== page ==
This research reveals the structural unfairness of burdening our cities with the overwhelming task of addressing concentrated poverty, while resources keep shrinking.
New Jersey must redirect its policy priorities, away from lucrative tax breaks to corporations and the rich and towards struggling families who only want a fair shot.
Rapid re-housing is a Housing First approach designed to help homeless families quickly exit emergency shelters with a combination of housing search assistance and a short-term rental subsidy.
For housing programs, this bill provides sufficient funding to renew all existing rental assistance for Section 8, and for public housing, elderly, and disability housing programs.
The Network has opened registration for its Annual Legislative Day Community Development at the Capitol will be held on Thursday, June 16, 2016 from 9:00 a.m. to 3:00 p.m.at the State House in Trenton.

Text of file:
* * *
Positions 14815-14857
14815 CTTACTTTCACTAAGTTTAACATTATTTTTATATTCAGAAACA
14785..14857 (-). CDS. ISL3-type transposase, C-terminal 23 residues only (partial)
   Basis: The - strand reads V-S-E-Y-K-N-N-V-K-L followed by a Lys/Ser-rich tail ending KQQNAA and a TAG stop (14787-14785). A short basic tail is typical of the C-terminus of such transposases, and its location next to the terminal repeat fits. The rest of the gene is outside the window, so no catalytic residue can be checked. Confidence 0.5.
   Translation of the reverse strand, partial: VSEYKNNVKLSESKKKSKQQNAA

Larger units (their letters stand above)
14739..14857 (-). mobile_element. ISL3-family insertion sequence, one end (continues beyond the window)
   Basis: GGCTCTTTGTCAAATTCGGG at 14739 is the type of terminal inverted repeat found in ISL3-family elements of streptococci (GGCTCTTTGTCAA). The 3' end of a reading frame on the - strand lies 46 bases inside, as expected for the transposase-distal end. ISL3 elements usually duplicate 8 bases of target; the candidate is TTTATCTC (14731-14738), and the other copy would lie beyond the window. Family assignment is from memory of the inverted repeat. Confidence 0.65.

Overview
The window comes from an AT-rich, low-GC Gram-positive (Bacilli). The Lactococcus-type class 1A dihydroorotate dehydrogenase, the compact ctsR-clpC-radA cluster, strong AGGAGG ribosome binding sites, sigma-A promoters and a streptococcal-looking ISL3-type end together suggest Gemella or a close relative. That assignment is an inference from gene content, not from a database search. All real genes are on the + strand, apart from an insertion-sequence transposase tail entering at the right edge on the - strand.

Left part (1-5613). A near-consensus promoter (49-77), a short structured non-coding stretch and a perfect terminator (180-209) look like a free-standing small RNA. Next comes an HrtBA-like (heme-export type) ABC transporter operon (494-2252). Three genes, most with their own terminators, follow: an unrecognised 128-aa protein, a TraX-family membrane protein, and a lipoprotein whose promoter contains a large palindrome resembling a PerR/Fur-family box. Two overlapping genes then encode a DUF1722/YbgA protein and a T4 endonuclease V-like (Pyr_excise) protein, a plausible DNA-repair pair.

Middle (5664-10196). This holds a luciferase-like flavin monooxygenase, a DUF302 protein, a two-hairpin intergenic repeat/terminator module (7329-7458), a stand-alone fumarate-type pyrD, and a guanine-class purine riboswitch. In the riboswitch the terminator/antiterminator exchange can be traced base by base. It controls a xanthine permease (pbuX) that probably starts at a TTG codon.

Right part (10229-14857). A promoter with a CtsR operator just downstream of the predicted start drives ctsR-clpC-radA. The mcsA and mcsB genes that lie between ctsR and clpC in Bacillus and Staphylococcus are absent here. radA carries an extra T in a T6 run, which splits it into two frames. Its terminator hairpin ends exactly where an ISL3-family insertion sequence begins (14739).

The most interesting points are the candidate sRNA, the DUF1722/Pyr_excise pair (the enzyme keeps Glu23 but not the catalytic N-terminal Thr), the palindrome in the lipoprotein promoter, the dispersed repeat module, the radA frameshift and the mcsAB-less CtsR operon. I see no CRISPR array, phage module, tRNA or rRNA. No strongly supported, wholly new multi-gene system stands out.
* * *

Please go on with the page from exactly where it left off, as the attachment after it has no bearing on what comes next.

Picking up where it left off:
Demanding that policymakers cut spending and/or raise taxes even when the economy slows is the opposite of what is needed to stabilize a weak economy and avert recessions.
A critical first step to ending chronic homelessness is to determine what specific combination of strategies are needed to increase the availability of permanent supportive housing locally.
There are far more people who qualify than actually receive help. For subsidized housing vouchers, there is often a lottery. And your chances aren’t good.
In a May 6, 2016 op-ed to the Asbury Park Press, Shauna Moses makes an excellent argument for who it is so critical that New Jersey “Invest More in Mental Health.”
Even as the economy has progressed and gotten better, and people have gone back to work, hunger is still a really prevalent problem in NJ.